Genetic basis of autism
Michael Wigler, Ph.D.
Cold Spring Harbor Laboratory
In 2007, groundbreaking work by Michael Wigler and his colleagues at the Cold Spring Harbor Laboratory identified spontaneous, non-inherited copy-number variations — duplications or deletions of chunks of DNA — as an important risk factor for autism. The researchers are expanding their study with the goal of identifying more autism-linked mutations and gaining new insights into the heritability of the disorder.
The researchers plan to greatly increase their study population, collecting data on copy-number variations from 1,500 families with one affected child (from the Simons Simplex Collection), 800 families with more than one affected child (from the Autism Genetic Resource Exchange), and 1,000 control individuals. From this data, they aim to use comparative genomic hybridization (CGH) to identify spontaneous genetic defects that are linked to autism. They also plan to assess other factors that can influence the risk of autism, such as gender and inherited genetic variations.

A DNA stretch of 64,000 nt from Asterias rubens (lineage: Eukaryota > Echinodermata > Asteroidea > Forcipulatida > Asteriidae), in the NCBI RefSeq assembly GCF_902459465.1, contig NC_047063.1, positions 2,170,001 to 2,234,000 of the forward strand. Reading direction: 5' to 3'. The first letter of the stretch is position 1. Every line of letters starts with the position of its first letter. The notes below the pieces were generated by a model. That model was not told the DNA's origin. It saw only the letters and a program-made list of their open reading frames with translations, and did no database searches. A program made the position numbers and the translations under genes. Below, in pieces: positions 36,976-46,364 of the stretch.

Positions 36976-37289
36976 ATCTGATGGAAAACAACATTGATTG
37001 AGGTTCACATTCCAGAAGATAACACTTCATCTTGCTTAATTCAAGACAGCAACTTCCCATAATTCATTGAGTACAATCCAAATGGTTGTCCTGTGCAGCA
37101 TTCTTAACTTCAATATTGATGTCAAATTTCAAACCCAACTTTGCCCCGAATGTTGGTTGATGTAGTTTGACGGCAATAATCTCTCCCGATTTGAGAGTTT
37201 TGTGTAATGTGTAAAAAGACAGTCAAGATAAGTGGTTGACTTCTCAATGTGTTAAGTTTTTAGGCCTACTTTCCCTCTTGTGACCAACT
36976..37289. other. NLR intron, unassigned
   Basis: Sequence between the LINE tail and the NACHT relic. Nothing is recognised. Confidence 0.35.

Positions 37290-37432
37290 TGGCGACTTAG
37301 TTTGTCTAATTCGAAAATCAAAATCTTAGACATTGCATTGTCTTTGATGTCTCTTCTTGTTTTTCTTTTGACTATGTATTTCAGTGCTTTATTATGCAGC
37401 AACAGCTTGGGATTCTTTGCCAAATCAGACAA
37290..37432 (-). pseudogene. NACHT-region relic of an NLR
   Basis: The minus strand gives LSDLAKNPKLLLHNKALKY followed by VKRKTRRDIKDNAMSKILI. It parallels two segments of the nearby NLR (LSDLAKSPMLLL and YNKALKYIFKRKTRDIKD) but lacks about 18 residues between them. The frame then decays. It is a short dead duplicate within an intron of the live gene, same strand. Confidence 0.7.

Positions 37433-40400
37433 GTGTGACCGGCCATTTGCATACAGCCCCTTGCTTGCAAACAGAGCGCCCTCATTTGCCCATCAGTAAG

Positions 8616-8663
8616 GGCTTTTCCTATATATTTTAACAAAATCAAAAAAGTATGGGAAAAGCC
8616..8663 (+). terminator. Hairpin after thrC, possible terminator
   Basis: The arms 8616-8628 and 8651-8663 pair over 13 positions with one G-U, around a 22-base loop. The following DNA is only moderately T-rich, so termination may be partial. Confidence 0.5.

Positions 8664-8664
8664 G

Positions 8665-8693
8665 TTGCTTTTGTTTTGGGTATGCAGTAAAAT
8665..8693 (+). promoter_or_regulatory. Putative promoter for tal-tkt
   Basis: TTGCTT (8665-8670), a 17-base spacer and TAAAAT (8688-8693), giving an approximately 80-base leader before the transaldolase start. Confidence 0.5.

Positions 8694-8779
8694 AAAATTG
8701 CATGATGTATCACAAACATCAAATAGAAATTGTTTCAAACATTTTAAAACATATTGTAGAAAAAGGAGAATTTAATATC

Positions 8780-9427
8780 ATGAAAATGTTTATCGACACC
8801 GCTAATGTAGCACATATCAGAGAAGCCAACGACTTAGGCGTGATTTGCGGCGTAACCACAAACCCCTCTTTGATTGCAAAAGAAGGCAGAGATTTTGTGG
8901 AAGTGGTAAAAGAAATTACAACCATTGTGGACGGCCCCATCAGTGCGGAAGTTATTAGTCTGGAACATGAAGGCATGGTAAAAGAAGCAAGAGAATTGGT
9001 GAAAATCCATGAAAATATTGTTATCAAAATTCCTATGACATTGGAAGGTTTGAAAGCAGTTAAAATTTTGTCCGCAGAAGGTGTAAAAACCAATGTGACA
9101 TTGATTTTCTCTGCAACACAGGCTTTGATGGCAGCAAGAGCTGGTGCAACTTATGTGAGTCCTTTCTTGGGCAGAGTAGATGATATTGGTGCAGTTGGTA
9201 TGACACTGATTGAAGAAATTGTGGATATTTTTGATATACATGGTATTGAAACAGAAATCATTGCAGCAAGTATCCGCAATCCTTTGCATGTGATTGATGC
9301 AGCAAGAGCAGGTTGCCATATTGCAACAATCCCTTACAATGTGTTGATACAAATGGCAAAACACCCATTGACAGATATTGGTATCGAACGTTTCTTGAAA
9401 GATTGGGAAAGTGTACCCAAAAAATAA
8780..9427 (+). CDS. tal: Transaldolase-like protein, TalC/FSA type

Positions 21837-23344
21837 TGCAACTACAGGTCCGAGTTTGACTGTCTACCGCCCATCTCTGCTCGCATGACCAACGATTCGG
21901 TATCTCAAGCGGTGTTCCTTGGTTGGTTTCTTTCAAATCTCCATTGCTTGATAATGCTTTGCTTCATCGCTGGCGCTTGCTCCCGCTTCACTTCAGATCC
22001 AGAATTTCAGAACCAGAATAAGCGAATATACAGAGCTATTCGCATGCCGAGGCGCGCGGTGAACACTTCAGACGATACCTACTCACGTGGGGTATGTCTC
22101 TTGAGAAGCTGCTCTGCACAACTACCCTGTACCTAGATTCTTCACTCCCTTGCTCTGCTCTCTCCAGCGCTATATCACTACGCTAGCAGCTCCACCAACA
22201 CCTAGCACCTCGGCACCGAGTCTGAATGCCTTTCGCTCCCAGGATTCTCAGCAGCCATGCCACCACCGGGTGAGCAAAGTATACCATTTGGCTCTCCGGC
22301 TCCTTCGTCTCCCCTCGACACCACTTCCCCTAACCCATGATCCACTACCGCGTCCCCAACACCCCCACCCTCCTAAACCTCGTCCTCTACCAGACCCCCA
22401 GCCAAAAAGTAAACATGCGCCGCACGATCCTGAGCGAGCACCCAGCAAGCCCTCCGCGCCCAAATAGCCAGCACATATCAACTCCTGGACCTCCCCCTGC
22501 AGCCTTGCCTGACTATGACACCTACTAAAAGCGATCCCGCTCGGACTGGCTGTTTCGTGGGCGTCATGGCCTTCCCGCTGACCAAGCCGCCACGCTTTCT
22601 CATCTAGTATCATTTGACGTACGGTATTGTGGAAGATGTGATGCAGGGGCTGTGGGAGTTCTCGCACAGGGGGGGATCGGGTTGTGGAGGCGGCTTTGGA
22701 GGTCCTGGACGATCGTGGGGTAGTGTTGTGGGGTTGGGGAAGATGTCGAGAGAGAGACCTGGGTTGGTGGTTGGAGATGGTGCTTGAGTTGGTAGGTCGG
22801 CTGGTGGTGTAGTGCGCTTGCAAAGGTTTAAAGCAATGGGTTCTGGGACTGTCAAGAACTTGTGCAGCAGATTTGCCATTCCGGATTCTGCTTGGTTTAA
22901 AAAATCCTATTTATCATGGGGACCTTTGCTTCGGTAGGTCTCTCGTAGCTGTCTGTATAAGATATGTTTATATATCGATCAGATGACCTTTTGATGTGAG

The researchers plan to compare the genetic data with clinical data to determine whether specific defects tend to cause similar symptoms. They may also use animal models in collaboration with other laboratories to test the effects of the autism-related genetic variations on behavior and neural circuitry.
The findings may be useful in genetic counseling and in developing and testing therapies for autism. In addition to the potential clinical benefits, the study may yield innovative processes for analyzing massive amounts of genomic data.